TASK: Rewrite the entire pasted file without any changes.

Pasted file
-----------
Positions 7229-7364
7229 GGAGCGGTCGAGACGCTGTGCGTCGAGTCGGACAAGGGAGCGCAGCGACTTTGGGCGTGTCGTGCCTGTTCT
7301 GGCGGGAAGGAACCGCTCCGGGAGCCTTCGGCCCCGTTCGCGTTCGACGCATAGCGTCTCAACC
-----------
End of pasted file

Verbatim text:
Positions 7229-7364
7229 GGAGCGGTCGAGACGCTGTGCGTCGAGTCGGACAAGGGAGCGCAGCGACTTTGGGCGTGTCGTGCCTGTTCT
7301 GGCGGGAAGGAACCGCTCCGGGAGCCTTCGGCCCCGTTCGCGTTCGACGCATAGCGTCTCAACC